mar te complainant's bill, or the same will be
taken for confessed as to him and set for hear
ing ex parte, and that a copy of this order be
published for lour eoano native weeks in the
Nashville Union and American.
A eopy Attest:
Clerk and Master
Helms A Mulloy, Solicitors fer Complainant.
aBgtfi oaw 4t
In Chancery jut JVashtillc
STATE OF TENNESSEE, OFFICE OLK
and Master Chancery Cenrt, XashviUe
August the tith, 1K5. Albert J. Keper, He
eeiver, etc., Complainants, vs. Jaaies C. Alien
et ats., Defendants.
It appearing from the return of the sheriff oa
the iduries suhncena te answer issued In this Bant a
that tlie defendant. B.W. White, lea nonresi
dent or the state or xennemee, so roac we
ordinary proeess of Mweannetbe serwdHpea
him: It b therefere ordered that said defend
ant enter his appearance herein before or within
tne Brst tnree uays 01 wo next terra ih sara
Court, to be held on the first Monday In October
next, (1S75,) and plead, answer, or demur te
complainant's bill, or the state will be taken
for eenrecsedas to him, and set for hearing ex
parte, ami that a copy of Utw order he published
for four eonseentive weeks in the Xashvllle
Union and American.
A (Jew Attest:
NATHANIEL BAXTER, Jr.,
Clerk and Master.
Neill S. Brown, Solicitor for Complainant.
In Chancery at Nashville,
CJTATE OF TENNESSEE, OFFJCB CI.RKK
O and Master Chancery Court, Xashvllle,
August Ue 17th, lSTSHearyD. MeKlnneyet
al., Compla:nante, vs. Joel llayden et ate., t-'o-
It appearing from affidavit fileJ In this
cause that the defendanta, Joel llayden, Joel
llayden, Jr., Bdwtn Hayden, Henry b. MeKhi
ney, Jr., Maud MeKlnney and Lanrt MeKin
ner, are non-residenu ot the3tnte Tennessee,
so that the erdtnary process of law cannot be
Srved upon them: It is therefore ordered
at sahl defendants enter their appearance ..
herein before or within .he first three days of
the next term or geld Coart, to be held
on the fret Monday la October next, (K76,)
and plead, answer or dsmur to ceAptaiaants'
bill, or the same will be taken for eonfessed as
to tbera and set lr hearing ex pwrte, xatftaafa-'
copy of thb order be publhdii'd for few con
secutive weeks in the XahvUI Union and
A eepy Attest:
NATHANIEL BAXTER, Jr.,
Clerk and Master.
Tbruetoa & Bradford, Solicitors for Cora.
piainasU. anglS eaw4t
ARK FURNISHED WITH THE VARIOUS
styles ot type necessary te do all kinds ot
Book, 1'amphlet, Periodical, Newspaper, or
other heavy work in a superior manner, at
prices below that or Northern and Eastern
atth; and in any aad everything we propose to
U we ehAllene eofspetitioB.
ADVERTISERS, AT HOME and ABROAD,
w4H Bnquvettonabry reach- a greater nnta
her of renders throogh the colamM of the
Union and Amettcan than any ether paper pnh
Hshed In Tennessee or the South. Addieaj
UNION AND AMERICAN, Nashvlne, Tcaa.
iEJOTLAJL! NO JEITWjSJI.
Tknt Thl l- the Oaly Exhibition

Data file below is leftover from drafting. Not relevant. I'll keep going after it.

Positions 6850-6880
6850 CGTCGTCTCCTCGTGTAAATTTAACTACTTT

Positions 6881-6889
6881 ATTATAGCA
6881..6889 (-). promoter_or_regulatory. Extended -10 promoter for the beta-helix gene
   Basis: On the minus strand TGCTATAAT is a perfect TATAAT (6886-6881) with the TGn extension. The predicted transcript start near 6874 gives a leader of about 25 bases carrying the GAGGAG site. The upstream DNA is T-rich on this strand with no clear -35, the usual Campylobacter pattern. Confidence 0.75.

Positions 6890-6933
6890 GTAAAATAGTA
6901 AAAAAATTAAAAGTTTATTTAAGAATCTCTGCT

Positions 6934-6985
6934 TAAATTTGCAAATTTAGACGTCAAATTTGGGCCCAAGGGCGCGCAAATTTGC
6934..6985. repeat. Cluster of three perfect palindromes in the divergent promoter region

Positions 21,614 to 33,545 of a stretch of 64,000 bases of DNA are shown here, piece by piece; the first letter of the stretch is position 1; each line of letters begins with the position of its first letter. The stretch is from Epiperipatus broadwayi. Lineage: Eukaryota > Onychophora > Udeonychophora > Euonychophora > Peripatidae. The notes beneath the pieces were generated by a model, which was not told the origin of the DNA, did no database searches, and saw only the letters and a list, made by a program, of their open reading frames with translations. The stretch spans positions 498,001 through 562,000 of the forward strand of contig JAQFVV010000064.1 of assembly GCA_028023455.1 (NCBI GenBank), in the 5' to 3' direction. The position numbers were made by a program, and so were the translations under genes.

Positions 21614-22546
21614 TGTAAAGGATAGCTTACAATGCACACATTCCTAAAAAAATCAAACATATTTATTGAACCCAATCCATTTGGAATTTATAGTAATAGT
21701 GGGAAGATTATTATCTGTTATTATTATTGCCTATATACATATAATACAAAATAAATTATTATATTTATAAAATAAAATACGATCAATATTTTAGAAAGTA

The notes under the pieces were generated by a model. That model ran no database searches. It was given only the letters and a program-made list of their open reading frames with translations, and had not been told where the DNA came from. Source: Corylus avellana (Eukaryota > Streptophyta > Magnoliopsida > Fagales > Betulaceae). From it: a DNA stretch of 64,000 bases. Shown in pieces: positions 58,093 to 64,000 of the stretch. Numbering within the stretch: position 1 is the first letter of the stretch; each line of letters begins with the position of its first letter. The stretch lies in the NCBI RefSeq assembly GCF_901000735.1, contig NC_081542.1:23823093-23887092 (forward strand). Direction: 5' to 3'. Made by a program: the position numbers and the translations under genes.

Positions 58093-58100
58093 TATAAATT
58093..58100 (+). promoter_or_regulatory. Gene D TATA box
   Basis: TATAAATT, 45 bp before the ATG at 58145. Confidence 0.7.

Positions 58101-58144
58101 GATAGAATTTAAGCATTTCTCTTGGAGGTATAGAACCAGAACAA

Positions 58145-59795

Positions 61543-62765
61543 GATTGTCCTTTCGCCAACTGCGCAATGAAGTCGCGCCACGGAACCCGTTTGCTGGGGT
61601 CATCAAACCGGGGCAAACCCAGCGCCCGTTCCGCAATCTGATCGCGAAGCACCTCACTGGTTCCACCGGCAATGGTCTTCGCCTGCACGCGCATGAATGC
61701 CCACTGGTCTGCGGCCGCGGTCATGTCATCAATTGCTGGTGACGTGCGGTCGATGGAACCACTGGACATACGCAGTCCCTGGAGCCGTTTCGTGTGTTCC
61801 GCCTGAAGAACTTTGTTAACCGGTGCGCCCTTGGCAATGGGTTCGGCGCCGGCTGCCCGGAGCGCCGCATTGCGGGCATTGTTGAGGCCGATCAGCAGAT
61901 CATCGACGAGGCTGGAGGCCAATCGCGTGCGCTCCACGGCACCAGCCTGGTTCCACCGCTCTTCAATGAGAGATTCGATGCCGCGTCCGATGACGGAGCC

Enrtliillnvlusr a UrSBpe of
Howe's Great Louden Ciicus!
Largest Kqueetrtan Company hi
Kvcry Per nrmrr a Scar.
Bvery Featon Produced Firt
rmt uiowne in lae Arena.
Grand Blpfedranutte Spectnette.
ABhvaoor CtoUand 8nrwbhl8l
A Tribe of Kent Iroaoots ImOms Warriors, eta
The BntertatniMnts of "THH OR HAT LON
DON" are wholly exempt from TTHB INKLE
OANUIKS AND COABSKNKS8 K freqoent
ly permitted hi atnor ehibtttens. and la thi
inMttiitioR there la nothing ever nr annea l that
a gentleman wU hesitate to brtna hi family
to witness, or the most exacting eanlsfce axcei
KVKKY SPXCTAL FKATT8K ADVKK
T1SKI) TKUTHFl'I.LT KKPK?KNTKD.
Steeea KXPKNUKI) IN THE OUTFIT.
The most Uorceoos Street Pseenelon ever
seen ia the .Hreet ofaBy city, wttftna Seven
Golden Chariots, imiiorted fteea Bnrepe at a
eot of Wi. together with the-Grawi Cqoee
Uinpoaejlo CavaJewW over two xetlas in tengh,
wiH parade throng the principal streets each
morning of the day of exhibition.
tour ia all tbe principKl cities of the. Southern
THE UiMOIY MD AMICAIi
Is prepared te exeente every fitBMtplluu of
Best Style aad oh Firstelass'Matori&l.
The pnhhc make a grave mMahwhea they
ge or send
NORTH AND BAST
for work that can be as well aad hMtm&r
la XMhvitl by the
UNfrOJT AJfD AM JHtJCCAN
wHl find, neon eeeapnriten-ef weefr and' jnicec
ttet they en de better w.meL
UNION AND AMERICAN
Th&Rtheywehl de by
And that K is a grsAt Mtstaka! xMue
work done at,a dtetance Is Beescssrly
better than they aaa 1
OBTAIN AT Ht M 3D.
They eheuld remember Uta4 hnci mere rk
they have perfhrsaed by tbetr nehjhbotn, th
better ante will their neigh ton. to dn fiou
work; and the met they do brandy the more
they wil have te di abroa&: because these will
be nothing to. Induce first-ate pitntente eome
and remain aasn-g as.
WE HAVE COUPLE ?
Presses for Hale,
vbki wi iivi cm rix foch to nv k
TUH, Am WMICR AXJE
AXD IS fiOOD KUXNIXG OXDBR
A TAYLOR PR-ESS;
Small CyHsder, size Bhte-eetumn paper, me
ore of the UsnoK xstt Axuicm. Ofifmclty
3,609 impreeeteas per hour. Iu coasgMMNIar
and bat little worn. Is new nitcd fr M)b, ba
m&y be run by hand with slight chaasji.
A Drum Cylinder Potter PresF
Bed size salted Jar a Bine-coismn r")a A4
RteaUy Adapted to Newspaper, Potter ari gm
enlJohWwk. H being mnnowaJmeMdaJ.
x one or both ef thee
For further wearmwthin, if deearetaa te4hft
Pressor aad hr teems, addeem -
ONION MD AMEBICA2T,
Je80 tf XASllTlliBEXJf .